Alternatives may provide the opportunity to improve a portfolio's diversification—measured by annualized standard deviation—historically reducing its volatility without sacrificing return.
Alternatives Have Fared Well Compared to Stocks
The Sharpe Ratio, a standard measure of risk-adjusted return, of alternatives is higher than stocks and comparable to bonds for the period 1999-2018.
Improved Diversification Through Low Correlation
Alternatives have historically moved in different directions than traditional asset classes. Generally speaking, the less correlation two investments exhibit, the greater the diversification they provide when combined in a portfolio.
|Stocks||Bonds||Alternatives||Alt Fund of Funds||High Yield Bonds|
|Alt Fund of Funds||0.716||-0.022||0.947||1.000|
|High Yield Bonds||0.683||0.194||0.661||0.565||1.000|
Data from January 1999-December 2018. Sources: Morningstar Direct and Hedge Fund Research (HFR). Stocks represented by MSCI World Index. Fixed Income represented by Barclays U.S. Aggregate Bond. Alternatives represented by HFRI Fund Weighted Composite Index. Alt Fund of Funds represented by HFRI Fund of Funds Composite Index. High Yield Bonds represented by Barclays U.S. High Yield Bond Index. Refer to the glossary for definitions of terms and indices.
Lower (and Variable) Beta Than Equities
While correlation is useful to illustrate the likelihood that two assets may move in the same direction at the same time, beta can help to gauge the magnitude of those movements. Beta is a measure of the sensitivity, or volatility, of one asset to the market as a whole. Alternatives have historically exhibited low beta to stocks and bonds and their returns have been less sensitive to market movement.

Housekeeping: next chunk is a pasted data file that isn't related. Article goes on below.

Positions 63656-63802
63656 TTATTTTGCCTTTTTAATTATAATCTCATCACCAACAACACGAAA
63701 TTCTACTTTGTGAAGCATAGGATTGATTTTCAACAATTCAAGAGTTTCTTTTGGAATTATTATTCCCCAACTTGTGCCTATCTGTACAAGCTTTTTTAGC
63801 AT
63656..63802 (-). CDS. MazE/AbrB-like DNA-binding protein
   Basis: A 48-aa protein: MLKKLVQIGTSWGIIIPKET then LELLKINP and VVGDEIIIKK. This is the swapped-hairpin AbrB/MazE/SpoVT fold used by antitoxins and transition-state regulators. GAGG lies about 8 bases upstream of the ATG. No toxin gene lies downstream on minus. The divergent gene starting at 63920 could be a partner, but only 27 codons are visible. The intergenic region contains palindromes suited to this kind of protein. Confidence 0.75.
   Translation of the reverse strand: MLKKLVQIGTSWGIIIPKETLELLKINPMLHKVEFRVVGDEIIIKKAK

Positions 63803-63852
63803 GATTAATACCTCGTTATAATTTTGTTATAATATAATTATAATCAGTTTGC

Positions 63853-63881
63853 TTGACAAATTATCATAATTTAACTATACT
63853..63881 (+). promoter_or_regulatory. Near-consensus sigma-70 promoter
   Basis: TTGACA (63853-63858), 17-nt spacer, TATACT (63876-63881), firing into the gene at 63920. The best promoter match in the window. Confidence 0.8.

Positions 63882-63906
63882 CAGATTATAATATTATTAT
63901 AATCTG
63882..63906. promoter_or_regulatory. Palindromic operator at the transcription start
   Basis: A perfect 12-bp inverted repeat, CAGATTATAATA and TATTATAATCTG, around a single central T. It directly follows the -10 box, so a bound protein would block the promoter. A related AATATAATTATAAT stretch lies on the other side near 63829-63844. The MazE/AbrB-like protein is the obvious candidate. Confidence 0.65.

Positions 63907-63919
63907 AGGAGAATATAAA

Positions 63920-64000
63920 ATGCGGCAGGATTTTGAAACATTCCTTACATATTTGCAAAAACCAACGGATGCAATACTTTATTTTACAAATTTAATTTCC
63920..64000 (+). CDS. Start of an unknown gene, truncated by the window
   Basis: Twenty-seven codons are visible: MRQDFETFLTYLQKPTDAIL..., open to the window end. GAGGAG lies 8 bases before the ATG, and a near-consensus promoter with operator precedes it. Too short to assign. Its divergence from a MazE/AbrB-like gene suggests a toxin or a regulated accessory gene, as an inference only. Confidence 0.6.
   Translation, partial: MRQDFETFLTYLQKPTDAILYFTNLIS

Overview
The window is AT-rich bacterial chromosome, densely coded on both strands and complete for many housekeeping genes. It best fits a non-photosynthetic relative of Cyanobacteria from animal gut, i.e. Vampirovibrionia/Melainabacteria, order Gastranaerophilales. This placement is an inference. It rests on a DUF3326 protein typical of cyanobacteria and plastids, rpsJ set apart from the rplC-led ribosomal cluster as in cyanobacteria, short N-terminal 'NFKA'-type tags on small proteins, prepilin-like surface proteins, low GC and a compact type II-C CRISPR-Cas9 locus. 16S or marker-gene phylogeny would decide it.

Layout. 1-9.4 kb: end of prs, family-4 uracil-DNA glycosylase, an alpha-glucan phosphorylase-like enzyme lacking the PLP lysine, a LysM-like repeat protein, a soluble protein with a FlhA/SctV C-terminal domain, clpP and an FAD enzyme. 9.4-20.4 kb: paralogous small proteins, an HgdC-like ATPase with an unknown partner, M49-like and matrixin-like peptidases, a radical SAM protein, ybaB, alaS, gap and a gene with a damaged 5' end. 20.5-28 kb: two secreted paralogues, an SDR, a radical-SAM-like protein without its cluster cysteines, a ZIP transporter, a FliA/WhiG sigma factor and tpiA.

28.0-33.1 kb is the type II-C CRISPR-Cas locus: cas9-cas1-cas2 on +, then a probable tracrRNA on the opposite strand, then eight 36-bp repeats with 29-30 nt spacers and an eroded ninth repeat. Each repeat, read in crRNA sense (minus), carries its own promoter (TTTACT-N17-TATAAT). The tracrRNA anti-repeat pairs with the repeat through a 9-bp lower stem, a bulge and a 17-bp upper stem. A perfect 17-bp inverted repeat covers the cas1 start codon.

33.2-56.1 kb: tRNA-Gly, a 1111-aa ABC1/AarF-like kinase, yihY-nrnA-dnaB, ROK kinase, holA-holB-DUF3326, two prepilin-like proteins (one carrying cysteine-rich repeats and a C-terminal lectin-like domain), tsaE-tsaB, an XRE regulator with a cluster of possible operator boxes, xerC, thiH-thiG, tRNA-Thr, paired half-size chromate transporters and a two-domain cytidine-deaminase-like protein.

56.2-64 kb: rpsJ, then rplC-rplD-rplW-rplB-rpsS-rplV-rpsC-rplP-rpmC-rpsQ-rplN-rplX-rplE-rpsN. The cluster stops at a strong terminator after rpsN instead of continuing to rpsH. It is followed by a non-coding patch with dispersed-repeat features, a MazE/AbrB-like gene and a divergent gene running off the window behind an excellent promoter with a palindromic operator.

A look at the beta of alternatives over time shows that, on average, alternatives beta was 0.35 to stocks for the period since 1999.
More Consistent Return Pattern
Historically, the impact of this relatively low beta to stocks has been to smooth portfolio returns. In fact, alternatives have provided much of stocks’ upside with considerably less downside risk.
Potential Downside Protection
Alternative investments have historically shown more resilience during major market corrections.
When adding alternatives to a portfolio, the allocation source matters. These tips can help you determine where to reduce other allocations in favor of liquid alternatives.
Diversification does not assure a profit nor does it protect against loss of principal.
This information is for educational purposes only and is not intended as investment advice.